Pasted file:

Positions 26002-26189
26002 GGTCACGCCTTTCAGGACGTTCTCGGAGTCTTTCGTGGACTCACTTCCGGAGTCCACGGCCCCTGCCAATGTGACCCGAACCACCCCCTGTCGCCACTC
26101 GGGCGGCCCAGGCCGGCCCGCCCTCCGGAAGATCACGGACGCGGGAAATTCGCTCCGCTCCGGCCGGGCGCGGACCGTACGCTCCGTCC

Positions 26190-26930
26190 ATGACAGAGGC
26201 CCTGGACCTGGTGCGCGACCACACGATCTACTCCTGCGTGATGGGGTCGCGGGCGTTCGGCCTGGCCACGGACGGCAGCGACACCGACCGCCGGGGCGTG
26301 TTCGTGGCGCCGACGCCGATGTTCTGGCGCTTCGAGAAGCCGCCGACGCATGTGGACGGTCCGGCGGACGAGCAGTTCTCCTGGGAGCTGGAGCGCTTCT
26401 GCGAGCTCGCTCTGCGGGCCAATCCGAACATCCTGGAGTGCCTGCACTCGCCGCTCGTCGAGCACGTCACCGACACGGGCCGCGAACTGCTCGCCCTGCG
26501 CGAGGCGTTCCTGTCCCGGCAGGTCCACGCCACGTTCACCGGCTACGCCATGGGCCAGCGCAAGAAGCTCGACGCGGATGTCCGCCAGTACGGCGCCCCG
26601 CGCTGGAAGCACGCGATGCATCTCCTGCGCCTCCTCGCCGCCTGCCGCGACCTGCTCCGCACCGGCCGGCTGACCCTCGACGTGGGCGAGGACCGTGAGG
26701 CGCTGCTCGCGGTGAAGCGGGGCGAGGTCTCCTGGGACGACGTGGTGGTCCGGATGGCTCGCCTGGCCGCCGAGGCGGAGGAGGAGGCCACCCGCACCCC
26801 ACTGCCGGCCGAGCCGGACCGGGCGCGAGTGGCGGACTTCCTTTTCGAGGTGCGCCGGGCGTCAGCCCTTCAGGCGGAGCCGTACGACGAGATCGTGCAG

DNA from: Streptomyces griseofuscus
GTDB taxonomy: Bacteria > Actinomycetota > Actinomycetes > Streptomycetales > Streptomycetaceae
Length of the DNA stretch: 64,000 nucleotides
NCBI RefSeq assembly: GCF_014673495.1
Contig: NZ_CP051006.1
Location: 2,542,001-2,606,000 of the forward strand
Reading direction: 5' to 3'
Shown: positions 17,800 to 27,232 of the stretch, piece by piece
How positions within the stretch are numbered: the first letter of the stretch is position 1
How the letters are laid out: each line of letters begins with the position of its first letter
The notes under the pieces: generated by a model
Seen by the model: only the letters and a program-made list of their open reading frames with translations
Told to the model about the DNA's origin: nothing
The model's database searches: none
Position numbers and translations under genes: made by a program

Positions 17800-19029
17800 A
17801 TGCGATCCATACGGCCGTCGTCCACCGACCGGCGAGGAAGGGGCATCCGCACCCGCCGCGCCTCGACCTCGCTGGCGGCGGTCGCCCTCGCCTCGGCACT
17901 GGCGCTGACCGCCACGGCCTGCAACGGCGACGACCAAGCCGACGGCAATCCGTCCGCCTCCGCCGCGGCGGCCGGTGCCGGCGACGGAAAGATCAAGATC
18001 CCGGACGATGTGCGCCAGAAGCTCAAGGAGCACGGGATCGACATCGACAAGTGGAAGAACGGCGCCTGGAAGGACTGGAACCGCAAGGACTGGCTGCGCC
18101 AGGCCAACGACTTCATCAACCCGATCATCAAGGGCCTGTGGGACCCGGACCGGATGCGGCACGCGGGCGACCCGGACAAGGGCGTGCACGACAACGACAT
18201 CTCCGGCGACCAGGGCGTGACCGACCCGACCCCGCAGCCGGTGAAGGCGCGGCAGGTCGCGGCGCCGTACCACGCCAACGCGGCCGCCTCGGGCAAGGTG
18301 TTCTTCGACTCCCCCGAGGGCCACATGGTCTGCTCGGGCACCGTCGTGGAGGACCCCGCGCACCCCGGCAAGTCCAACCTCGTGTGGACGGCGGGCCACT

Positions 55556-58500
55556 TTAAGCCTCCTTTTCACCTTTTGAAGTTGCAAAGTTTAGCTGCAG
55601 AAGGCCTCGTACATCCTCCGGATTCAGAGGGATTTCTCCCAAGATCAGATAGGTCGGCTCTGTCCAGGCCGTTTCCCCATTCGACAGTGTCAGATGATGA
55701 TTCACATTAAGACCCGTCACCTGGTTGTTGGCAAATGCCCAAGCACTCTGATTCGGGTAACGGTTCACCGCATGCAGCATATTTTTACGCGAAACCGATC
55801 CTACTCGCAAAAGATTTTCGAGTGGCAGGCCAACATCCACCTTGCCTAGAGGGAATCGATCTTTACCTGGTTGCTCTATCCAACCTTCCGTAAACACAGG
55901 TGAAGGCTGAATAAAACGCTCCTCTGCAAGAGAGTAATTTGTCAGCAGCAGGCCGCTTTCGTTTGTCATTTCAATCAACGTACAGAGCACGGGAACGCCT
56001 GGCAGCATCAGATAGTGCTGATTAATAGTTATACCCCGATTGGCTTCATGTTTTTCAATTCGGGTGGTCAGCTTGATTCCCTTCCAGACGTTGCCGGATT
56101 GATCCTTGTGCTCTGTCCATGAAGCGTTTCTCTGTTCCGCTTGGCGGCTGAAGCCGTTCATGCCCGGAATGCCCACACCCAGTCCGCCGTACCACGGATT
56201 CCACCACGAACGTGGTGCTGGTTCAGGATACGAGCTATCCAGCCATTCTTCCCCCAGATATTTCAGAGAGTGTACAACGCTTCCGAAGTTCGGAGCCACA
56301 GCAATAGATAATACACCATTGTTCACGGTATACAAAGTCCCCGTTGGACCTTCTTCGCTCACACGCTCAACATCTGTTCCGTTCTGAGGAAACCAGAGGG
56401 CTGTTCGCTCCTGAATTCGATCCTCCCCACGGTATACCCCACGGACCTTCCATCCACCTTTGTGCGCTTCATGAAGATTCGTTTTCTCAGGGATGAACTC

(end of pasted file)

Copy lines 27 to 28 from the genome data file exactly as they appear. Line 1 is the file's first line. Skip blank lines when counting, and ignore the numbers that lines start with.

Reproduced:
Position numbers and translations under genes: made by a program

Positions 17800-19029